LATIN Clue, for Exam Review

Clue is a traditional board game that challenges players to solve a murder mystery by using deductive reasoning and process of elimination to determine the murderer, the murder weapon, and the location of the murder. Players receive cards representing the possibilities in the murder scenario (suspect, weapon, crime scene). Cards representing the actual murder scenario will be removed from the deck and placed in a separate envelop at the beginning of the game (to be revealed at the end of the game). Players roll the dice to advance into the rooms within the Clue mansion, where they will suggest a weapon, suspect, and crime scene. When challenged by a “suggestion,” players must privately show cards to the player who made the suggestion. Latin Clue keeps these traditional elements, but shifts to team collaboration and adds in content questions. See the comparisons in the table below:

Classic Clue Board Game Latin Clue
Weapons ·      Revolver

·      Knife

·      Rope

·      Candlestick

·      Lead pipe

·      Wrench

Roman Weapons:

·      Mace

·      Javelin

·      Gladius Hispaniensis (two-edged sword)

·      Amphorae (pottery jars designed to hold liquids)

·      Marble bust of a Caesar

·      Bronze figure of Venus.

Game space ·      Square game board with floor plan of house printed on it.

·      Players roll dice to determine the number of floor tiles they will advance (short-term goal is to get into one of the rooms)

·      Secret passageways exist between some rooms.

·      Whiteboard projection showing the map of ancient Rome, which is overlaid with a path (game spaces) connecting all of the ancient locations.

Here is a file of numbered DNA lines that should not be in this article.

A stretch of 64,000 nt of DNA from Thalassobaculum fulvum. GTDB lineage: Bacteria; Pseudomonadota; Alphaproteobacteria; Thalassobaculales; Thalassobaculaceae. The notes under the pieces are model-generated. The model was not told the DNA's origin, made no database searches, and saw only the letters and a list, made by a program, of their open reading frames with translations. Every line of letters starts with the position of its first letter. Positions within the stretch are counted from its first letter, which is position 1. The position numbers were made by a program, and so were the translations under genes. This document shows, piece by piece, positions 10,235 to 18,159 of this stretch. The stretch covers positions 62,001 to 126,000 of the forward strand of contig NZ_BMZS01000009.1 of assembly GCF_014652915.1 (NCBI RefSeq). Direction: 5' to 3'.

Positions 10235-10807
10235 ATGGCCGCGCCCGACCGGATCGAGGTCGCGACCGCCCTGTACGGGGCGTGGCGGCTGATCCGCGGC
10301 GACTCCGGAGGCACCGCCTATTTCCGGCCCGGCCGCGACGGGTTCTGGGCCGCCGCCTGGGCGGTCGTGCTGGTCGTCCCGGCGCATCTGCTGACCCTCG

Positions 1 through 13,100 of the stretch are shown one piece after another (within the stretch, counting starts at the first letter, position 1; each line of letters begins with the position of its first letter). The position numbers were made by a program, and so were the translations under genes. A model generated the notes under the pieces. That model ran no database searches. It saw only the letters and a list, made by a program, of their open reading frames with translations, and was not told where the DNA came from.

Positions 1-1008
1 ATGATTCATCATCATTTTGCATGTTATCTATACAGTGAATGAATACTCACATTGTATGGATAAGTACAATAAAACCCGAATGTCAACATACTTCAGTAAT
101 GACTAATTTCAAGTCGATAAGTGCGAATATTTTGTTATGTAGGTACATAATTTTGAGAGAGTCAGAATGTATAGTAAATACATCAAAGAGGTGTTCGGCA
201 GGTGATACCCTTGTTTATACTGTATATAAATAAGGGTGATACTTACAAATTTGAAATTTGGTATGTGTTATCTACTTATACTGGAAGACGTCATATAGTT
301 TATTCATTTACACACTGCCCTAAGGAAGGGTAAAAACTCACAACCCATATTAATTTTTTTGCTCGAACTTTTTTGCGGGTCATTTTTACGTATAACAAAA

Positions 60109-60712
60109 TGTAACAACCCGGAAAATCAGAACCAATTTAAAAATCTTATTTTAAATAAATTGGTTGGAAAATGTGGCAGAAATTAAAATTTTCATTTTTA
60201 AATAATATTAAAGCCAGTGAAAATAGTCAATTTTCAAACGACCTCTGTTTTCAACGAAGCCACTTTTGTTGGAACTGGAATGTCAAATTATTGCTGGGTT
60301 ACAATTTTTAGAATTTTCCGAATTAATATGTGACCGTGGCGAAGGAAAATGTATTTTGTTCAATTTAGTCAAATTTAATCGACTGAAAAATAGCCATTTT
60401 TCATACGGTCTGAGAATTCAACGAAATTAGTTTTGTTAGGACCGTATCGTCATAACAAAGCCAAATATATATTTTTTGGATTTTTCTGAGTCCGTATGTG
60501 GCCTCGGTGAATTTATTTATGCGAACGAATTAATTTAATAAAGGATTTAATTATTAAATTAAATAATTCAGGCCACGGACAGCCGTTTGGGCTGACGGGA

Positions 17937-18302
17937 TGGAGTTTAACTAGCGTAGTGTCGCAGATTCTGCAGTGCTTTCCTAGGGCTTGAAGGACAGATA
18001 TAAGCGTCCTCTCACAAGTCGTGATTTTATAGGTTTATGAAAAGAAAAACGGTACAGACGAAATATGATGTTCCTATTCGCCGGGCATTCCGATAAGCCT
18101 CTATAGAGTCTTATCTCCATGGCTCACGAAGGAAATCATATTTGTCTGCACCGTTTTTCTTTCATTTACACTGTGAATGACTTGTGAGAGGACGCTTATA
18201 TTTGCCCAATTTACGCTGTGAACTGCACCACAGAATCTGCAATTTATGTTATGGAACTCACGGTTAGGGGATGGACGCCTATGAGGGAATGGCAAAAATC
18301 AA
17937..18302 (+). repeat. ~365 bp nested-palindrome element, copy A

·      Roll of the dice would allow players to advance toward one of the historic sites.

·      Secret underground passageways exist between places


Crime Scenes Rooms in the house:

·      Kitchen

·      Hall

·      Study

·      Dining room

·      Billiard room

·      Conservatory

·      Library

·      ball room

·      lounge


Roman Places:

·      The Roman Colosseum

·      The Pantheon

·      Campus Martius

·      Baths of Diocletian

·      The Roman Forum

·      Palatine Hill (House of Augustus)

·      Temple of Saturn

·      Baths of Caracalla

·      The Arch of Constantine


game pieces

·      Miss Scarlet

·      Colonel Mustard

·      Professor Plum

·      Mr. Green

·      Mrs. White

·      Mrs. Peacock

Historical Figures of Rome:

·      Emperor Julius Caesar

·      Emperor Marcus Aurelius

·      Virgil (author/poet)

·      Octavia (first wife of Marcus Antonius)

·      Cleopatra (not Roman, but important to Roman history),

·      Theodora (wife of Justinian).

Magnetic game pieces that have the busts of the characters will be used on the whiteboard that the image is projected on, so players can physically advance their piece.